Musically, this album comes directly at you.  There are no waves of distortion or ambient sounds; this is an album comprised very simply of guitar, vocals and percussion.  Kenny’s gentle guitar plucking will bring to mind some comparisons to Iron and Wine, though Andrew’s been at it longer, so we should give him credit there (not that it’s a competition).

While the approach may be very simple in it’s delivery, you can tell that in the writing process Andrew spent a great amount of time fleshing out the melodies that would accompany the softness of the music he composed.  His voice, at times, seems oddly similar to that of Ben Gibbard, especially when he takes on that bedroom-quiet whisper.

Oddly, a lot of the songs do seem to play off the same set of standards, with only the slightest of variations.  For instance, “Quit You Once” and “Never Know” open in precisely the same way, which also appears to happen with “Hailey” and “Hometown Fantasy.” Despite the lack of change in much of the album, you still take interest in how the songs develop individually; this is all due to the abilities of Andrew as a songwriter.

From start to finish the album is carefully and quietly written.  It’s the type of album that draws you in with its approach to the craft of the song, and such talent allows listeners to look beyond the similarities that might otherwise render the album dull and boring.  Luckily, Mr. Kenny has been at this long enough to know precisely how to rise above such issues, and his success is just another reason why he is regarded with such respect among the musical elite (as you could witness by his recent performance with Broken Social Scene at Bass Concert Hall). Sure, the quietude of this album may not be your precise cup of tea, but it’s great to have one of our local boys back composing such softly wonderful music.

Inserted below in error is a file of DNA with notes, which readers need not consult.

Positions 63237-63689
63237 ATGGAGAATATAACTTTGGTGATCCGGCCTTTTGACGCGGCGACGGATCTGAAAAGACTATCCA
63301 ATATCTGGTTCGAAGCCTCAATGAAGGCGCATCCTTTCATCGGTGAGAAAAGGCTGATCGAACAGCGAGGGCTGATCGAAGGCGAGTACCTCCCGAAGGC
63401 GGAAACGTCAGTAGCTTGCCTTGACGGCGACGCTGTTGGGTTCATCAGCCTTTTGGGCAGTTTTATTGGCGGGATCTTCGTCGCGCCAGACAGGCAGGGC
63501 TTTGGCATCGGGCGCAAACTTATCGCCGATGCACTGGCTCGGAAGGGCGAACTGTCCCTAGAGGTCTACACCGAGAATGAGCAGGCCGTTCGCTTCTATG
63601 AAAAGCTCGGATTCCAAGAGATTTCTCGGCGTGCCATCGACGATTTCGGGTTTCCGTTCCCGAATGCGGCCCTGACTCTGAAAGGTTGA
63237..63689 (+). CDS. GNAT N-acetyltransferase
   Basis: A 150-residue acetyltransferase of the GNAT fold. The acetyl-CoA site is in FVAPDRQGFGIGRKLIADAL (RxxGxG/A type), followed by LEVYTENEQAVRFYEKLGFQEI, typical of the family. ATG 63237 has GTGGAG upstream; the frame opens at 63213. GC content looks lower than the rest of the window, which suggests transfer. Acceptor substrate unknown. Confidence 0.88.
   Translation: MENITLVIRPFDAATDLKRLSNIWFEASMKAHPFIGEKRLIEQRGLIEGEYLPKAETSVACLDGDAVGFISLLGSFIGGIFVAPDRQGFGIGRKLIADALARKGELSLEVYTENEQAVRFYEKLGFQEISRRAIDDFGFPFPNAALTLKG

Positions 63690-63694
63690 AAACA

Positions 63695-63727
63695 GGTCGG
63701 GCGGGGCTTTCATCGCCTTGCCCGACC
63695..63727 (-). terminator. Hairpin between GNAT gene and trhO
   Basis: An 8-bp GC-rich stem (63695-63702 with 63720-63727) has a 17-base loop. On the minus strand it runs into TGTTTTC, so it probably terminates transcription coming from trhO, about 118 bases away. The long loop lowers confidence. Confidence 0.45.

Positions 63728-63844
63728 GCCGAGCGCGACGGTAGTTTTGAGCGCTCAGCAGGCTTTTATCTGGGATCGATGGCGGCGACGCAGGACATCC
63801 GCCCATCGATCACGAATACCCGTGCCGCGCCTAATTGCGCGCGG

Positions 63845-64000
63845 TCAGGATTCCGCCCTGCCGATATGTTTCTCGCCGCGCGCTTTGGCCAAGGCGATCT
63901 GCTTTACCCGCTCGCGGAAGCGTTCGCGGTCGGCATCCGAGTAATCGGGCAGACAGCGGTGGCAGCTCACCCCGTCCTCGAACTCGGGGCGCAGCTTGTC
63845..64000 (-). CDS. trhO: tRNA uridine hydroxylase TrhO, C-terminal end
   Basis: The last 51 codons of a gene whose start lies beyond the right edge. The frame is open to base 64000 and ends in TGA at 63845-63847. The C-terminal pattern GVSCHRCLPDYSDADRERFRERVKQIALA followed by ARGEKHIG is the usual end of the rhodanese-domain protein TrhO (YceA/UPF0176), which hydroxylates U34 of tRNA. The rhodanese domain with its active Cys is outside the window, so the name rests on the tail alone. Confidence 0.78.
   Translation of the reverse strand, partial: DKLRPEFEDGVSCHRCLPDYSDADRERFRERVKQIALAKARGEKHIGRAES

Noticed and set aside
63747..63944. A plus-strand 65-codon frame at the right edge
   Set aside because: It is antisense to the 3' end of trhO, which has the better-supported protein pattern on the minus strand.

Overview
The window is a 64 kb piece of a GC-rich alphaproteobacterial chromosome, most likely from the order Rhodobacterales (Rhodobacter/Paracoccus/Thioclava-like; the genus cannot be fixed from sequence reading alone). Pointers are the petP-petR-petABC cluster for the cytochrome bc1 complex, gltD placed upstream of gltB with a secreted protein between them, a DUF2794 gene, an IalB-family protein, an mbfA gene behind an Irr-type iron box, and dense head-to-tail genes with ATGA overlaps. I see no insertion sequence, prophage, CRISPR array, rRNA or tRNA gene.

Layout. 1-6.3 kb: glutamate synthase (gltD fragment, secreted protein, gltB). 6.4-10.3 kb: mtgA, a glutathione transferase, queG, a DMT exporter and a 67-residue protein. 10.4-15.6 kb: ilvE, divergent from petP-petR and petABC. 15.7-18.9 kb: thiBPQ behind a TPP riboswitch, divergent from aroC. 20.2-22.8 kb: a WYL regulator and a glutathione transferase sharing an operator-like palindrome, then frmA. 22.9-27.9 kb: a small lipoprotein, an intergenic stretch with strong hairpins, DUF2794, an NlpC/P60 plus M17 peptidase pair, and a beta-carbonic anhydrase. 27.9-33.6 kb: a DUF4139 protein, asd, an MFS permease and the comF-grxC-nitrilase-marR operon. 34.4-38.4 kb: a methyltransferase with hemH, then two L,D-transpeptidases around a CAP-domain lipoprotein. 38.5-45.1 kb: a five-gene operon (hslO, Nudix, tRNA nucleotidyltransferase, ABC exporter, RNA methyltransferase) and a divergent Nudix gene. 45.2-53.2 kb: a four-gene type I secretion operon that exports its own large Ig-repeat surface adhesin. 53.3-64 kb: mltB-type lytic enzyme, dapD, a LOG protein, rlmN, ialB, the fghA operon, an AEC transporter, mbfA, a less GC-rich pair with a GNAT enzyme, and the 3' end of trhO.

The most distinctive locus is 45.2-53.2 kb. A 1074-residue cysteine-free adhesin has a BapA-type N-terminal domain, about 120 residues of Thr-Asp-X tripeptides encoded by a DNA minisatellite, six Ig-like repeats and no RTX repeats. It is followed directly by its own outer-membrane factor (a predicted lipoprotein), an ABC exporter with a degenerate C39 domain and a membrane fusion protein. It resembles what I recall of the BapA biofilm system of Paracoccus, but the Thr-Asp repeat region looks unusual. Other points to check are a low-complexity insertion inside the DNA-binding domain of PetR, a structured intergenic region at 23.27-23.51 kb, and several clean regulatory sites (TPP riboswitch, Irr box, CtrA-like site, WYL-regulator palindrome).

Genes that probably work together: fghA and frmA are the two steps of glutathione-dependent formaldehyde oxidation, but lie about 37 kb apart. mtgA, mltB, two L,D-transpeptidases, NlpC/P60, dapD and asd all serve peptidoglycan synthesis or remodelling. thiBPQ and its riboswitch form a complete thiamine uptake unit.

[audio:http://austintownhall.com/wp-content/uploads/2009/05/04-hailey.mp3]

Download: The Wooden Birds – Hailey [MP3]

Austin A2W: Wooden Birds

thewoodenbirdswooden_birds_02_lowresSeeing as how we haven’t run one of our Austin Artist to Watch features in quite a while, we thought we’d kick things off again with obvious A2W choice Wooden Birds.  This new Austin band has been getting a ton of local and national press coverage as of late, mostly for their mellow take on indie folk rock, and partly because the band is fronted by local music legend Andrew Kinney (American Analog Set).  After 6 long years in Brooklyn, Mr. Kinney moved back to Austin recently and decided it was just about time for a new music project.  We had the good fortune to speak to the man behind Wooden Birds and ask him some of those burning questions about his relocation and his music.  Follow the jump for full interview with Andrew Kinney.

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3/13 Balmorhea at Ballet Austin

balmorhea09Releasing a CD is bound to be something special for those involved, so Austin band Balmorhea needed something special for the release of their new album, All is Wild, All is Silent.  The band chose to use the acoustics of Ballet Austin, offering the most intimate atmosphere possible to its fans.  Intimate settings can play out in various ways, as we will see shortly.  Follow the jump to read our full show review.